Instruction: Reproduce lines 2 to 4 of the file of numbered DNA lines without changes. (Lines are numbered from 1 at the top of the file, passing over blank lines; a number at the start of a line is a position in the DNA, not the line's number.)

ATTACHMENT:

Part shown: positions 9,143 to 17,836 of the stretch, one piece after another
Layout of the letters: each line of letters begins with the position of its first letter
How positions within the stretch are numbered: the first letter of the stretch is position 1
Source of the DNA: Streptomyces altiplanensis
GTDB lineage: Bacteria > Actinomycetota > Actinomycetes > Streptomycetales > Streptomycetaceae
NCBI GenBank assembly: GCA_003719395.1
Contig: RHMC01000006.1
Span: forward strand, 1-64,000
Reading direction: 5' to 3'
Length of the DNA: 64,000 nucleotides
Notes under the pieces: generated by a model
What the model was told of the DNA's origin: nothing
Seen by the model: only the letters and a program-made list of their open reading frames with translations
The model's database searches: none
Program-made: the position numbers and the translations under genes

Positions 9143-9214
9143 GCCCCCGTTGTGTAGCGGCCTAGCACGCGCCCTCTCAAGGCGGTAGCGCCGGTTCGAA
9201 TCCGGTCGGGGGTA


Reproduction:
Layout of the letters: each line of letters begins with the position of its first letter
How positions within the stretch are numbered: the first letter of the stretch is position 1
Source of the DNA: Streptomyces altiplanensis